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Old October 3rd, 2010, 01:19 PM   #1
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Image flip in Firstlight.

I have some footage I'm working on that was shot with a Redrock adapter and converted to cineform without rotating it 180 degrees to correct the orientation. So everything is upside down. If I go into Firstlight and flip the image 180 degrees on all of them, and save it, will they playback in realtime correctly oriented? Isn't that how firstlight works? Or is completely changing every pixel going to be more processor-intensive to play back?
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Old October 3rd, 2010, 02:54 PM   #2
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Hi Ben,

I use the flip feature on 3D content all the time. It is not more CPU intensive to use the flip. None of the metadata changes make the system work any harder as far as I know. Enjoy!

-John
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Old October 3rd, 2010, 04:28 PM   #3
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You not get something for nothing, all changes do add some compute time, but it is very efficient such that many operations you will not notice to increase in compute load. For 180 degree flip you can also used the option within HDlink to rotate your footage.
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Old October 17th, 2010, 11:43 PM   #4
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What do my settings need to be in HDlink to rotate footage? I converted something just now that came out rotated 180 degrees, but completely green. Attached is a screenshot of the settings I used. Basically just left everything off except M2 lens adapter mode. The file I tried it on was already a 1280 x 720 cineform file.

Also, how do I tell what compression level (Low, Medium, High, FilmScan, FilmScan 2) a file was converted at? I have mediainfo, and it says bit rate is 39.6 Mbps on this particular file. Are there certain bit rate values that correspond to certain compression settings? Or should I be looking at another value in mediainfo?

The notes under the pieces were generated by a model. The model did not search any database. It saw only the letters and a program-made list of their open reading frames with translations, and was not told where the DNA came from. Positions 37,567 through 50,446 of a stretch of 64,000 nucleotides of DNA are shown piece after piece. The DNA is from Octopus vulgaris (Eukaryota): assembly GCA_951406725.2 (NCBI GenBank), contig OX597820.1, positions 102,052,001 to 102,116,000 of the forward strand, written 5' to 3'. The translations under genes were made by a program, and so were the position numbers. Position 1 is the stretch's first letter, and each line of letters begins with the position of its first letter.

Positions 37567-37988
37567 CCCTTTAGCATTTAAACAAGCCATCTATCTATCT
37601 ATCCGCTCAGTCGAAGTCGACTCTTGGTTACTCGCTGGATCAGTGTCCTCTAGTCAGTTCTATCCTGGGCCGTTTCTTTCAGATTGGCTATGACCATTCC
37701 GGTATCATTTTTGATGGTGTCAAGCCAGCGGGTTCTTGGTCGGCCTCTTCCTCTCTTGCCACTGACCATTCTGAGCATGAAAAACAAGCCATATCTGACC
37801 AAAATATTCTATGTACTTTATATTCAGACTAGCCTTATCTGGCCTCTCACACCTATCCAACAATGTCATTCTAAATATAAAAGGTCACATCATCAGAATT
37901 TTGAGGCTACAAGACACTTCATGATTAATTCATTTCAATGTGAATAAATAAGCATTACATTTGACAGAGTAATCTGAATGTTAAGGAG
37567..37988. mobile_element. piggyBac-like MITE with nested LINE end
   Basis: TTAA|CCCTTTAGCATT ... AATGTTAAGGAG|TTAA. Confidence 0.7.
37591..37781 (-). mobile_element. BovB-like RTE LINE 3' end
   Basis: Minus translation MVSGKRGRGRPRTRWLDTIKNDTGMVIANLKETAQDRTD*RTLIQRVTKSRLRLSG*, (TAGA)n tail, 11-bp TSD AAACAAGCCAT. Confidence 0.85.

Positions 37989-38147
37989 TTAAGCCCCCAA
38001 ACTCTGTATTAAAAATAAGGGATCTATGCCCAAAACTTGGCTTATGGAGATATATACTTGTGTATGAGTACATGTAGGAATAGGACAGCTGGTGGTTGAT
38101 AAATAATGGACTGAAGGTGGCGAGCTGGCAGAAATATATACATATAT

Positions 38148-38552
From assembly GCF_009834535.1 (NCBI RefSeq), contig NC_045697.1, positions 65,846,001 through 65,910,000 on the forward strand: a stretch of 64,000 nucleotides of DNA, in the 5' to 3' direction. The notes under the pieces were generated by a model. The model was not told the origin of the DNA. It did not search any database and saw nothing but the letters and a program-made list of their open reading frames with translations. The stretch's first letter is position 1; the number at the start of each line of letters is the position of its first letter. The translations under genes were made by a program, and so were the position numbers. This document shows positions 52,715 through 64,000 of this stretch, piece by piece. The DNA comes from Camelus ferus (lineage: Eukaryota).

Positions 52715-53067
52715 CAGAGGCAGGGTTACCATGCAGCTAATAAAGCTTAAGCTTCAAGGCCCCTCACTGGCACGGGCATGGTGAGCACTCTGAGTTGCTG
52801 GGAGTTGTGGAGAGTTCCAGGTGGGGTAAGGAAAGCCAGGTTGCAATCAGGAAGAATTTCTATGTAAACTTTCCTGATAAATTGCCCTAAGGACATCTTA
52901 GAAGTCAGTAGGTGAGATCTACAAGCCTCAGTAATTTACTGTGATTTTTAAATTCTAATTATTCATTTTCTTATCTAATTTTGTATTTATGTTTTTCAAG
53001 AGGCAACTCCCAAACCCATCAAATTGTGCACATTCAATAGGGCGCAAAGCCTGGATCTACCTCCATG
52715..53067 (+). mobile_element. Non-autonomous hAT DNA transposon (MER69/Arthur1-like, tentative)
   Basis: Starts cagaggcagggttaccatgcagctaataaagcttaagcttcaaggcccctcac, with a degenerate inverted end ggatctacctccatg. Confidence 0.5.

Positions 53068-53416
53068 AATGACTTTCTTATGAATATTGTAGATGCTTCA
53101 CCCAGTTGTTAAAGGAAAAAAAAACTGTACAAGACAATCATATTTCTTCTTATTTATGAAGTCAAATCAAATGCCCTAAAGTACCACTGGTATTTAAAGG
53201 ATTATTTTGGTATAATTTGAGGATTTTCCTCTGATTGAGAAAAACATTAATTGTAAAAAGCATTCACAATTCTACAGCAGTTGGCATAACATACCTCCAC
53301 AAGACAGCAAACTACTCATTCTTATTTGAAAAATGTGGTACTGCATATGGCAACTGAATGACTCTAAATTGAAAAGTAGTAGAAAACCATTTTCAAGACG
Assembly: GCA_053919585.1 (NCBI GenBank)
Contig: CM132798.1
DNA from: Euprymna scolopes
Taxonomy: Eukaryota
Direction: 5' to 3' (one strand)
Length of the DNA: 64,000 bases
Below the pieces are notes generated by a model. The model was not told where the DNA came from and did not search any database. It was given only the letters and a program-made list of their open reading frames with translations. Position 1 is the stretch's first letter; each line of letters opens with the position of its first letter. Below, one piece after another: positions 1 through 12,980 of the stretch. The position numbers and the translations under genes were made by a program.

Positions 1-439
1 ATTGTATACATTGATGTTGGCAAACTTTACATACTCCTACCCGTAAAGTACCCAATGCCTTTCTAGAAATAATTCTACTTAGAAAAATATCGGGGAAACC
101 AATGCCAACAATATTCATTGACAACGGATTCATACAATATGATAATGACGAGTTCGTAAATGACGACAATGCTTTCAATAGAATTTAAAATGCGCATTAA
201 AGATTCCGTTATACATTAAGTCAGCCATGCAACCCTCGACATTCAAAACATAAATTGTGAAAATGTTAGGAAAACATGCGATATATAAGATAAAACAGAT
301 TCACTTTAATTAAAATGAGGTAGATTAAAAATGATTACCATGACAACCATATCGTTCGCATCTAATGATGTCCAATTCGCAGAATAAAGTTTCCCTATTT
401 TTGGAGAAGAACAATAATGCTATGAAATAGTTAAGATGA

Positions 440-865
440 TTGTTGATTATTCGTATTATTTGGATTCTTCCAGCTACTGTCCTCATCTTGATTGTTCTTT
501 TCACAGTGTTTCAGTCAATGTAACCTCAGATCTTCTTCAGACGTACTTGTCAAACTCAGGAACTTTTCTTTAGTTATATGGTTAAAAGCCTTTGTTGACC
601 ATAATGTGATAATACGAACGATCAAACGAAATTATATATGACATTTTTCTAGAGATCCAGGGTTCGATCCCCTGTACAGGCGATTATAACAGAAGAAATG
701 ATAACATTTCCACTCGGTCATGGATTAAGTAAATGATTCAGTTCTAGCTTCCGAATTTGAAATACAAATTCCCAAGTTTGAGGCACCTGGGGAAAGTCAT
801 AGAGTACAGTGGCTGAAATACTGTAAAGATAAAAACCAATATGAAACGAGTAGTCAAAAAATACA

Thanks!
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Image flip in Firstlight.-benhscreen1.jpg  
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Old October 18th, 2010, 10:59 AM   #5
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Ben,

I don't understand you question on rotation, given how you started this thread. You can do either, HDLink (for the reason I explained) or in FirstLight, both work.

Green image, how do you get that? One or two others have reported green images yet we can't determine what is happening there (no reproducable here.)

You can use to the data-rate or filesize to determine what quality was used on the initial encode -- CineForm is a VBR (Variable Bit Rate codec) or constant quality design, so data rate vary based on the source image.

If you need to know you can use this tiny shell tool:
http://cineform.com/downloads/ParseCFHD.zip
Unzip and install in C:\Program Files (x86)\CineForm\Tools

from a shell
>parsecfhd MVI_0081-001.avi -h
4:2:2 CineForm 2D File 1920 x 1080 quality 3

quality numbers
1 - low
2 - medium
3 - high
4 - Filmscan1
5 - Filmscan2
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Old October 19th, 2010, 09:11 AM   #6
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Great shell tool thanks!

Maybe in a future release... some sort of integration with the CineformActiveMetadataStatusViewer.exe possibly...

Maybe the user could check a box in that menu that says... "CFHD info in Explorer" and then it would add an option in the right-click menu that says "View CFHD Encode Information"

And it would return something like:
Cineform 2D File
4:2:2
1920 x 1080
quality 3 (High)
encode date: 10/19/2010
encoded with: HDLink (or Remaster, or Vegas 10.0a, or Premiere CS5)
license: NeoScene

I don't know how hard it would be to make the shell tool work in a right-click menu, but I think a lot of people would appreciate this information. When someone finds a file that doesn't look great, they want to know why. And if they have different versions of a rendered project, they could see when they were actually created, not just when windows says the file was created, as that can change if it gets copied to external disks, etc.

Great product!
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Old October 19th, 2010, 09:15 AM   #7
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on the green image thing... would you like my file so that you can do testing? since you said you can't reproduce it. doesn't matter to me, i got my thing figured out, but if it would help you....
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